Review: BARE: A POP OPERA, London Palladium

A lacklustre production with too many technical faults to shine.

By: Apr. 08, 2024
Review: BARE: A POP OPERA, London Palladium
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Review: BARE: A POP OPERA, London Palladium One-off staged concerts are all the rage these days. A way for producers to attract established stars who fill a room and the chance to test the waters for potential longer runs are only a few benefits. Realistically, they’re also cheaper, relatively risk-free, and easier to mount than a full-blown production.

The latest in this type of venture is Bare, Damon Intrabartolo and Jon Hartmere’s musical with a troubled history. Set in a Catholic boarding school somewhere in the United States, it follows the toils and troubles of a group of 17-year-old students. Their sufferings span everything from sexual orientation to body image, from slut-shaming to parents who refuse to listen. It explores crucial coming-of-age themes, but it becomes a one-size-fits-all for teenage pain.

Now, if you mention the show by its mononymous title only, “Bare” won’t actually say much. Is it the Pop Opera or is it the Musical?, fans will ask. The answer will determine the quality and version of the material. Same story, different takes, in essence - the Pop Opera came first, The Musical was a later revision. The one produced by Lambert Jackson is Bare: A Pop Opera, which, allegedly, should be the superior of the two according to the stans. Directed by Dean Johnson, it leaves a lot to the imagination. An über-talented cast populates a lacklustre event that featured terrible sound management and plenty of missed lighting cues. Mostly, this iteration proves that the project’s cult status relies on its performers.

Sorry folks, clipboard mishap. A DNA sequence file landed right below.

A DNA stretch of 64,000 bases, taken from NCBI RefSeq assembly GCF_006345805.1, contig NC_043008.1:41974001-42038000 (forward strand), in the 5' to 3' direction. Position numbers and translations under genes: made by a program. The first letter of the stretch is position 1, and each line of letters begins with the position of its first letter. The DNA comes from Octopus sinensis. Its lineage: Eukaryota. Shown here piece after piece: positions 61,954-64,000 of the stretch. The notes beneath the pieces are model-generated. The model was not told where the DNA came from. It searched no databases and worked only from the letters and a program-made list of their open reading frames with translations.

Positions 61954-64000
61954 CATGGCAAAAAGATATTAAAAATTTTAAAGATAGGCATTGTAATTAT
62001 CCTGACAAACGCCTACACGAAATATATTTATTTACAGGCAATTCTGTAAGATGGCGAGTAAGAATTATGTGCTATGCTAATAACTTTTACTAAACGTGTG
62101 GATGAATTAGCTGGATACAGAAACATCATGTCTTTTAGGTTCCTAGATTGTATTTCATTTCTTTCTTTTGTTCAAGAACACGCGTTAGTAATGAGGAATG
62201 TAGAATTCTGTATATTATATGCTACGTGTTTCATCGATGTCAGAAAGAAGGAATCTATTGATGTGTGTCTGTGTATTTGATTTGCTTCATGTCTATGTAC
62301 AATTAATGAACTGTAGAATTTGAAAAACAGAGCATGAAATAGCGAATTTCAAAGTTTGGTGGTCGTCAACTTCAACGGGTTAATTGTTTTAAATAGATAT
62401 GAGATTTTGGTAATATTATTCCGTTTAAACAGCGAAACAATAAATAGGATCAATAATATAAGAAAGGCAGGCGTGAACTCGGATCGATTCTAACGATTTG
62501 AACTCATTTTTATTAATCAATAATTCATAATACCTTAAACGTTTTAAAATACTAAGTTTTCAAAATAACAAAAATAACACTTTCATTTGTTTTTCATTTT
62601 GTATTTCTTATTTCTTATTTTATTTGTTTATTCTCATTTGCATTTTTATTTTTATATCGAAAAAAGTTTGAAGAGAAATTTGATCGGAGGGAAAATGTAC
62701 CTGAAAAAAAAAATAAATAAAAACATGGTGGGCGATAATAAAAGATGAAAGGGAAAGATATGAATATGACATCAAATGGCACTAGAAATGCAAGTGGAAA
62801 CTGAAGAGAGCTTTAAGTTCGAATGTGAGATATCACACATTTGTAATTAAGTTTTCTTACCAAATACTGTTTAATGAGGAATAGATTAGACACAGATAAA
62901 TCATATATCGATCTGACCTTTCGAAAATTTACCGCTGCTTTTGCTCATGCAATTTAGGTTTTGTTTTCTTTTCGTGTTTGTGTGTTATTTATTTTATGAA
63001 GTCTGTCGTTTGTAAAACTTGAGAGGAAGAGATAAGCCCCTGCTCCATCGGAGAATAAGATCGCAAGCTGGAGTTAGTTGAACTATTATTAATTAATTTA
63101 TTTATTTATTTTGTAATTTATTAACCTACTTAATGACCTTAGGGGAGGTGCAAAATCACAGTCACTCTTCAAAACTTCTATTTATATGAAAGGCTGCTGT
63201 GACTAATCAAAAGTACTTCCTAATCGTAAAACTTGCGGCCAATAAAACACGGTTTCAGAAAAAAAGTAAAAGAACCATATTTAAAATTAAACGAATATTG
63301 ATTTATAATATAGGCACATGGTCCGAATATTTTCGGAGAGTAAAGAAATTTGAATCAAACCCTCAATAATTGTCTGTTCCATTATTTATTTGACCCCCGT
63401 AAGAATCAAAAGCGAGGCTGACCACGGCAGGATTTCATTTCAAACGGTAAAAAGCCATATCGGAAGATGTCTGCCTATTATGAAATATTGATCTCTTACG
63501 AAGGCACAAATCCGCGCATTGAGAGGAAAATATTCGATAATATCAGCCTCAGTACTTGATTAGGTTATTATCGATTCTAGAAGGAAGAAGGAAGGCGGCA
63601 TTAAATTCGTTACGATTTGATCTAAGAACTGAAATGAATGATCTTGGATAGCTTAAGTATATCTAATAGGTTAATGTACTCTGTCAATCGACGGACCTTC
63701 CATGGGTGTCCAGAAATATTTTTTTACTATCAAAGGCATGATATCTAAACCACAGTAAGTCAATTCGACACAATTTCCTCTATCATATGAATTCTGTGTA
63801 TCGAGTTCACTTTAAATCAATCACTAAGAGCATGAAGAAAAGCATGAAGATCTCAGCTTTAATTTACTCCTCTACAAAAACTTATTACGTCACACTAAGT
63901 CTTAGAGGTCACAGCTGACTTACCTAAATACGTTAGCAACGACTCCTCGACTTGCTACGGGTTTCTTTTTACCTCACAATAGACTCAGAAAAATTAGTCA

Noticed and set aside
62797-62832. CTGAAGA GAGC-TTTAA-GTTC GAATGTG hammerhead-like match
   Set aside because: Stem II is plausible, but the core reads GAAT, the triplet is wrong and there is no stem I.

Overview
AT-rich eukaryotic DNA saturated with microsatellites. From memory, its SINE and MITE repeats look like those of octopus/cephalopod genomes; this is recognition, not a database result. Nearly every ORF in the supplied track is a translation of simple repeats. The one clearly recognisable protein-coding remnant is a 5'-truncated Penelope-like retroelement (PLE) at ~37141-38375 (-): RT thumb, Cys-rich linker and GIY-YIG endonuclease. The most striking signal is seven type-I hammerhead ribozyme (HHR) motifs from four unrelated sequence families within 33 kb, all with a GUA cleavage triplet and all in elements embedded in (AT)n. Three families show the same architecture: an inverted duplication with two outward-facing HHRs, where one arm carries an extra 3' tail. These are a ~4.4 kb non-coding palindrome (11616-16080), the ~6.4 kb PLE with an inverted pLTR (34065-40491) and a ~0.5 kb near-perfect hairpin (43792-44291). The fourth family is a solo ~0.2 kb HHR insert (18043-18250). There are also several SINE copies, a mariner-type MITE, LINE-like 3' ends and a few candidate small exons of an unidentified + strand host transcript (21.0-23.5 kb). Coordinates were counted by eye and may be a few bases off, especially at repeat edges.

The performing team are faultless: it’s the young elite of West End showbiz, after all. Jordan Luke Gage and Frances Mayli McCann reunite, with Gage playing the usual heartthrob. Laurie Kynaston crosses Theatreland on an evening off from Long Day’s Journey Into Night to join them in the main role. It’s a starry list of names with impressive vocal chops, but, curiously, it’s the actors with smaller fanbases who stun. Kynaston’s tenor overshadows Gage's and Katie Ramshaw steals the scene with an excellent presence and a voice to match, while Claudia Kariukias towers above all with perfect comic timing and a powerhouse belt. 

Though the remarkable ensemble shine in spite of the uninspired direction, the technical problems result in quite the disappointing investment. One would expect more from the typically high ticket prices and an exclusive programme that rang in at an astonishing £8. Johnson’s vision is something out of Riverdale without the budget to support it. A teeny tiny rose window depicting the famous hand detail in Michelangelo’s Creation of Adam hangs over a v-shaped staircase made out of scaffolding and neon lights. It’s a far cry from the likes of Death Note and Chess, with their intricacies and unquestionable beauty of the sets, that we’ve seen produced in previous years.

Between the overworked mist machines (there wasn’t a moment when they weren’t piping fog) and the baffling creative choices, the company soar with the music but immediately dock with the lyrics. Largely unmelodious in their turns of phrase and, at times, frankly subpar, they hint at one of the reasons why the original had a fairly fluctuating commercial life. 

Intrabartolo’s score is cool rock at best and average pop at worst, but it doesn’t stick. It all makes Bare a weird choice for a staged concert, normally a trick to dodge a problematic book and highlight the value of the melodic side of a musical. All in all, the evening wasn’t unbearable, but probably not entirely worth it.



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